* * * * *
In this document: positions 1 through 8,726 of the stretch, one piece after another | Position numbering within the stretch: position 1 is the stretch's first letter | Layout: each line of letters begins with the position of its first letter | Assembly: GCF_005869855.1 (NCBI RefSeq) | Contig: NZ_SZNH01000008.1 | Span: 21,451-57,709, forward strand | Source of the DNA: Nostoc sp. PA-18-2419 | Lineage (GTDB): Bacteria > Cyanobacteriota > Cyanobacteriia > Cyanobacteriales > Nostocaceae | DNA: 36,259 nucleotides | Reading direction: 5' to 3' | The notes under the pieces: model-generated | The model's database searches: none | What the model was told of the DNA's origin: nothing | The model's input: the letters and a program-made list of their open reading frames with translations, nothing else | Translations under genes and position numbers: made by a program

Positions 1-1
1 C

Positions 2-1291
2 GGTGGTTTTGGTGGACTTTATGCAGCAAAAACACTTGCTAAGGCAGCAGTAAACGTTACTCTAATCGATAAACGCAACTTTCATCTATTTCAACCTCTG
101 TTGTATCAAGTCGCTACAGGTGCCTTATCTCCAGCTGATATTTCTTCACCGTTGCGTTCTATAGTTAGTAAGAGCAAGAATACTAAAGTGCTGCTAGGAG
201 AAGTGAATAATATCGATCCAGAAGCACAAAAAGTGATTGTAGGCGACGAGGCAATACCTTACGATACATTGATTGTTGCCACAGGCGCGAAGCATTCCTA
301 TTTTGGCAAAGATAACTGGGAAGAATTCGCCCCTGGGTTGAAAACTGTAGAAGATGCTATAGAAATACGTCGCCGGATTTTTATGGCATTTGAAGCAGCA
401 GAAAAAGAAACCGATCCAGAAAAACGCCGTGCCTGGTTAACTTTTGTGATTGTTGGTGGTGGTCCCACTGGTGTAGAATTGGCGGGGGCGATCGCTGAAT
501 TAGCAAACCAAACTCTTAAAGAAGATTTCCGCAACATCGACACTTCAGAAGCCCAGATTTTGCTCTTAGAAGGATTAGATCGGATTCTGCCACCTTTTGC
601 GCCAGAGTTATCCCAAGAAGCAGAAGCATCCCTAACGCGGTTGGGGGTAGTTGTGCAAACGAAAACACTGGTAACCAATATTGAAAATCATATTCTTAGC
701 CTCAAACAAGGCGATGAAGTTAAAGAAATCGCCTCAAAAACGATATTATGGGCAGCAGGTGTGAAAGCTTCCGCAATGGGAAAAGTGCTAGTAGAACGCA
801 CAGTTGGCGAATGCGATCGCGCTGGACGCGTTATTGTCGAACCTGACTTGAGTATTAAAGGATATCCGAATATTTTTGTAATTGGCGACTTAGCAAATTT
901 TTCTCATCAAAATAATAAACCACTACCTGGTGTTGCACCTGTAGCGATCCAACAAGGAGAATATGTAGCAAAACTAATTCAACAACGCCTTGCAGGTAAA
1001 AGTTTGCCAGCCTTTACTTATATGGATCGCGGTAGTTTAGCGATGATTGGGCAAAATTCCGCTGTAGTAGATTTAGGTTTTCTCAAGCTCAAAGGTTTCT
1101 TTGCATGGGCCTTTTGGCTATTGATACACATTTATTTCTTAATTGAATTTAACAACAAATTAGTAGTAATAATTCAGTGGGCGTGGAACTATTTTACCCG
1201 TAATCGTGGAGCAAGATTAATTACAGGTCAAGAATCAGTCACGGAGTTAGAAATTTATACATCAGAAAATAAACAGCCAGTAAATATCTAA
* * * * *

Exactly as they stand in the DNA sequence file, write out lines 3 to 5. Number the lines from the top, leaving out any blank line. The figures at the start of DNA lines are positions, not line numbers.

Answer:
1 C

Positions 2-1291
2 GGTGGTTTTGGTGGACTTTATGCAGCAAAAACACTTGCTAAGGCAGCAGTAAACGTTACTCTAATCGATAAACGCAACTTTCATCTATTTCAACCTCTG